THE RISING COST OF EVERYTHING: Food Banks Spend More, But Get Less for Their Money

Amid 40-year high inflation, nonprofits serve 50% more clients compared to last year while UW students access campus food pantry

By Kristi Eaton

Special to the Wyoming Truth

With inflation at a 40-year high and grocery prices up 13% in 2022, food pantries and hunger relief organizations across Wyoming are serving nearly double the number of clients from a year ago.

Rachel Bailey, executive director of Food Bank of Wyoming in Evansville, said the organization’s hunger relief partners across the state are reporting a “50% to 100%” rise in households that access their services since fall 2021, with some households seeking food assistance for the first time.

“Currently, monthly costs are averaging about $121,600, which is nearly triple what it was pre-pandemic,” Bailey said. “And we are still seeing higher need across Wyoming than pre-pandemic” among all demographic groups.  

Compared to last fall, the Food Bank is paying 71% more for potatoes, 50% more for onions and 50% more for cucumbers—all staples that are regularly distributed to fulfill its mission to provide nutrient-rich foods. Supply chain disruptions also have affected food banks’ ability to obtain affordable groceries.  

William started volunteering at Moorcroft Interfaith Community’s monthly mobile pantry in 2019. During its busiest time, the nonprofit served upwards of 2,000 families a month. / Photo by Caitlyn Barnett FULL STORY:

 “The amount of food that we are putting out, we do not feel like [it] meets the current need right now,” Bailey noted. “Our donated product is down, and our USDA commodities product is down. So how we’re trying to fill that gap is to purchase more food. We are purchasing about double the amount of food, but we’re spending about triple on that food [compared to] what we were spending pre-COVID.”

Another way of looking at it: a truckload of sweet corn has skyrocketed from $8,280 to $13,320, and a truckload of cucumbers has soared from $10,080 to $14,040.

Eiron Wilson, outreach director at Element Church’s food pantry in Cheyenne, said her organization spends between $6,500 and $7,000 per month to serve about 1,000 families. To maximize the food pantry’s budget, Wilson relies on the rescue food program at Sam’s Club, which donates food that is close to “use by” dates.

People seeking assistance represent all socioeconomic backgrounds—from folks on public assistance to and senior citizens on fixed budgets to single parents, middle-class families and everyone in between, according to Wilson.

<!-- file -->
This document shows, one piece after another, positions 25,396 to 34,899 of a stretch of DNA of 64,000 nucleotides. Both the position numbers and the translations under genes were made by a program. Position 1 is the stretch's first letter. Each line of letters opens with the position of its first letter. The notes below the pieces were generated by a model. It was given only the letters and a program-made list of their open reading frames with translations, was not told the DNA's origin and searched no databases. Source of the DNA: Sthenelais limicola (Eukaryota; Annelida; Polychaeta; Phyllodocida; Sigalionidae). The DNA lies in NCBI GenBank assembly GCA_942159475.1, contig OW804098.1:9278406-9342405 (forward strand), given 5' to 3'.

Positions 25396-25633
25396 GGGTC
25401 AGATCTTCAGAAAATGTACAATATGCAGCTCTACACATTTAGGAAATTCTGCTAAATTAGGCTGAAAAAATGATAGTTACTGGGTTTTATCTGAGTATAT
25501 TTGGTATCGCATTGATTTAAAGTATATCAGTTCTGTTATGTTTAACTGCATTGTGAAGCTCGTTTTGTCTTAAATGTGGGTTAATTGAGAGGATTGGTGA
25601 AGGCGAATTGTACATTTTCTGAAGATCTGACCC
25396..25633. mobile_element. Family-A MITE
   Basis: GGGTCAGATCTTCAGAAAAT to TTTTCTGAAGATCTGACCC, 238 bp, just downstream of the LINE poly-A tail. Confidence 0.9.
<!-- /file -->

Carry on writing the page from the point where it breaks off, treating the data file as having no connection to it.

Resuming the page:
“They’ll come get our [food] to help kind of stretch those other groceries out,” she said.  

Karen Wallentine, who works with the South Lincoln HRC in Kemmerer, sees 15 to 20 families during the two days a week the food pantry is open each month. Monetary and in-kind contributions haven’t decreased to date. As the holidays approach, donations typically start to ramp up, and Wallentine said she is curious about how inflation will impact giving this year.

College students aren’t immune from spiraling food costs, either. At the beginning of the COVID-19 pandemic, the Associated Students of the University of Wyoming created the UW Food Security Task Force to address food insecurity issues for the student body and community.  

Students who live on campus participate in the UW meal plan, but those living off campus might not have access to the same resources, according to Izzie Jones, coordinator of the UW Food Share Pantry.

“College students are often in vulnerable financial situations and can find themselves having a hard time affording sufficient food, especially in the case of an unexpected event—a car breaking down, late paycheck or working few hours because of school,” Jones said. “A 2020 survey revealed that almost 40% of University of Wyoming undergraduate students experience food insecurity, [so] it is a very real concern on our campus.”

The UW Food Share Pantry receives funds from UW’s foundation and procures food through a variety of sources, including faith-based groups. Jones said the pantry buys fruits, vegetables, milk, bread and snacks on a weekly basis to meet the community’s escalating need. 

In the first eight months of 2022, the UW Food Share Pantry served 1,693 visitors, shared 20,000 pounds of food and spent $12,745 to buy 8,000 pounds of fresh fruits, vegetables and perishable food. In addition, the organization distributed 46 bags of diapers. September was its busiest month yet, with 490 visits and distribution of 4,620.56 pounds of products.

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